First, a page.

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Understanding, communicating and managing uncertainty and risk related to future changes in catchments.

Testing catchment models as hypotheses

I am currently guest editing the second Annual Review issue for Hydrological Processes planned for early in 2010 which will have a number of contributions focused on preferential flows in catchments and the estimation of mean travel times or mean residence time distributions in catchments.  Both of these pose interesting issues in respect of all three focus areas in the Catchment Change Network – flood generation, water quality and water scarcity. Particularly in the water quality area, the way that they are linked will have an impact over both short and longer time scales.  Despite this importance, our understanding of both preferential flows and travel time distributions is, however, still limited and this got me on to thinking about developing that understanding through predictive models treated as hypotheses about how a catchment system function.

This has some implications about predicting the effects of change since we clearly cannot easily test hypotheses (or sets of modelling assumptions) about what might happen in a particular catchment of interest in the future, we more usually rely on testing hypotheses under current conditions and, given a degree of belief that we are getting the right results for the right reasons, explore the consequences for scenarios of future change. Increasing that degree of belief is the purpose of testing but there are two difficulties involved in this process.  The first is that, as with classical statistical hypotheses testing, there is a possibility of making Type I (false positives, or incorrectly accepting a poor model) or Type II (false negatives, or incorrectly rejecting a good model), particular when there are observational errors in the data being used in testing.  The second is that this process of predicting future change relies on a form of uniformitarianism principle; i.e. that a model that has survived current tests has the functionality required to predict the potentially different future conditions. In both cases, classical hypothesis testing will be limited by epistemic errors (see the previous entry of 27th September) in the observations and in our expectations about future processes.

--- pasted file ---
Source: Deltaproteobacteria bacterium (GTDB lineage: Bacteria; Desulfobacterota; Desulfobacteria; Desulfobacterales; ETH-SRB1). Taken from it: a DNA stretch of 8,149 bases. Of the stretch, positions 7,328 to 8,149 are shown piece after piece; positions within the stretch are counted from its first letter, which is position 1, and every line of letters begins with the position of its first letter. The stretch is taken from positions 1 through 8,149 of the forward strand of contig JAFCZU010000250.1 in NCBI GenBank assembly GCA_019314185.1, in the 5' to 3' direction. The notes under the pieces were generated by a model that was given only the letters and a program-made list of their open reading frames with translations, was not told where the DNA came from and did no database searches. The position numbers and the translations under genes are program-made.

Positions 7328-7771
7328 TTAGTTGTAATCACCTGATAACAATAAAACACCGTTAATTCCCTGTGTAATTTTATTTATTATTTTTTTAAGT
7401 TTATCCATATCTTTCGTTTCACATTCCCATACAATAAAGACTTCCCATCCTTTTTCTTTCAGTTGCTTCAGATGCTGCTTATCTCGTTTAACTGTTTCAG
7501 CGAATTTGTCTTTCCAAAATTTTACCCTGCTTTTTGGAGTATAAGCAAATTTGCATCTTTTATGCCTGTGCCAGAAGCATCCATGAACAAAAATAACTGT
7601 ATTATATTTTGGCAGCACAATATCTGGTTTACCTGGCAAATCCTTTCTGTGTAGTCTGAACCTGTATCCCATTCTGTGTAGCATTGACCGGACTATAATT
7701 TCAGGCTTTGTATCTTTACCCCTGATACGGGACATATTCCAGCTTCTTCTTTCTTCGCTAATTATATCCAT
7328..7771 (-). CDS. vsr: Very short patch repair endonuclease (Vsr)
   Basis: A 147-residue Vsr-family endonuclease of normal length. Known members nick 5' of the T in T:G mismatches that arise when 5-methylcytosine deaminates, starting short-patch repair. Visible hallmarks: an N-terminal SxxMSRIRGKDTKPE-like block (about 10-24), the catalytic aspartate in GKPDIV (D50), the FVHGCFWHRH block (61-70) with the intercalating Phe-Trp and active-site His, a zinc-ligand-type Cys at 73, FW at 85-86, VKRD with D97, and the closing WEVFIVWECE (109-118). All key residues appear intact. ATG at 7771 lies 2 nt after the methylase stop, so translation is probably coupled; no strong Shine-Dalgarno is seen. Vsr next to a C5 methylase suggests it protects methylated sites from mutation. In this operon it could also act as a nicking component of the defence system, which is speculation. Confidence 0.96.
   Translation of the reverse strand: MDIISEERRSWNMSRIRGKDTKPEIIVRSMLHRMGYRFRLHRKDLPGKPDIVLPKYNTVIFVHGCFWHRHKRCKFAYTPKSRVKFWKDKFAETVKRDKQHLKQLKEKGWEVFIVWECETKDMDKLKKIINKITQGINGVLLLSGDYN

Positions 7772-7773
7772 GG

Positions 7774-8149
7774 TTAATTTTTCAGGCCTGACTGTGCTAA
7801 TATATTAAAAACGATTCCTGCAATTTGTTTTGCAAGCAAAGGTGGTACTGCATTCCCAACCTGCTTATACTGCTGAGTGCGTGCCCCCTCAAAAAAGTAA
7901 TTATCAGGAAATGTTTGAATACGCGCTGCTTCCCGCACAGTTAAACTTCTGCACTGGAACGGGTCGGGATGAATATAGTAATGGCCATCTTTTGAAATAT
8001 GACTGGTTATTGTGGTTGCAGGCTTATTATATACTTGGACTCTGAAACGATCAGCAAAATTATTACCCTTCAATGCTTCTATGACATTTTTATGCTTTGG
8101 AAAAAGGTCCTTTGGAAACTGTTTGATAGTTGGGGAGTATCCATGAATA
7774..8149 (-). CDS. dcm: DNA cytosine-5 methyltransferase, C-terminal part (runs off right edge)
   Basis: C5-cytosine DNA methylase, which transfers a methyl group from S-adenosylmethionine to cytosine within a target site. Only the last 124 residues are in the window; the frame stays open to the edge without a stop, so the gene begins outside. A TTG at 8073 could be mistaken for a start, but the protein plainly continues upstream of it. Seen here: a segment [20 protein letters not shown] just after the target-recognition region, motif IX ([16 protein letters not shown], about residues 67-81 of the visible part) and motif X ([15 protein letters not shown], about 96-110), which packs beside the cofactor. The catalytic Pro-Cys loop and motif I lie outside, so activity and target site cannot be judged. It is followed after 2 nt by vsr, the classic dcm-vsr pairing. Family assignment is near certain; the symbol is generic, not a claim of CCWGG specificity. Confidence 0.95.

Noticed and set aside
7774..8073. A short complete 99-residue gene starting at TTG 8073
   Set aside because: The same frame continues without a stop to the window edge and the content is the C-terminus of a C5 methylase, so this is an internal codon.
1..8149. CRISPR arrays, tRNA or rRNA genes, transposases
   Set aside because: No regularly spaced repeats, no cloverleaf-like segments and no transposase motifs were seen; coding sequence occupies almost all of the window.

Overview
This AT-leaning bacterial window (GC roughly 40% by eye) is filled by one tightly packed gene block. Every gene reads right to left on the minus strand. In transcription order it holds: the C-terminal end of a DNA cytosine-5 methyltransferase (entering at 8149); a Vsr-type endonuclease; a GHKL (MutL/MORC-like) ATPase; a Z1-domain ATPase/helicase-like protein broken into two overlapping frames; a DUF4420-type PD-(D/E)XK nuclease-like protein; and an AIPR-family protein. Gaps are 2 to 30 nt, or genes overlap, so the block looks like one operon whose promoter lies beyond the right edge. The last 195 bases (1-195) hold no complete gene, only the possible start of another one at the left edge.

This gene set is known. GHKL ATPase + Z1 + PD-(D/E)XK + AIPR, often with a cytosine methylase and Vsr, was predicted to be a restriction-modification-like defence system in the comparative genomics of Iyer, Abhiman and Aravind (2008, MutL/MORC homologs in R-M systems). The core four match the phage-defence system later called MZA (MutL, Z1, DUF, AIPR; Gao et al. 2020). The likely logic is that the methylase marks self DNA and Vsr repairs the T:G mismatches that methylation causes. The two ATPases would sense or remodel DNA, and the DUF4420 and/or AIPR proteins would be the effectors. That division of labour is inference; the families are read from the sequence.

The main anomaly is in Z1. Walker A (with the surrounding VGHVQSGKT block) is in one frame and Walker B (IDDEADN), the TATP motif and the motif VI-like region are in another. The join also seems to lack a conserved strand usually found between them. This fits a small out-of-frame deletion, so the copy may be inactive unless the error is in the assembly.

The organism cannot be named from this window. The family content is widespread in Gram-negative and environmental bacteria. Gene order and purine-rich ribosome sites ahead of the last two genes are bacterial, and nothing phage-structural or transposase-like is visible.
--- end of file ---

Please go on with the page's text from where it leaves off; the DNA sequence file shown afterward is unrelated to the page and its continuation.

That does not mean, however, that we should not try to test models as hypotheses, only that new ways of doing so might be required. We could, for example, explore the possibility of using real-world analogues for different scenarios of future conditions with (approximately) the right combinations of expected temperatures, land use and rainfalls to show that, if there are significant differences in processes the predictive model can represent them acceptably.  The analogues would not, of course, be perfect (uniqueness of place suggests that calibrated parameter values would also necessarily reflect other factors) but this might increase the degree of belief in model predictions of future change rather more than relying on a model that has only been shown to reproduce historical conditions at the site of interest.  As far as I know, no such study has been reported (although analogues have been used in other ways)…does any reader know of such a study?

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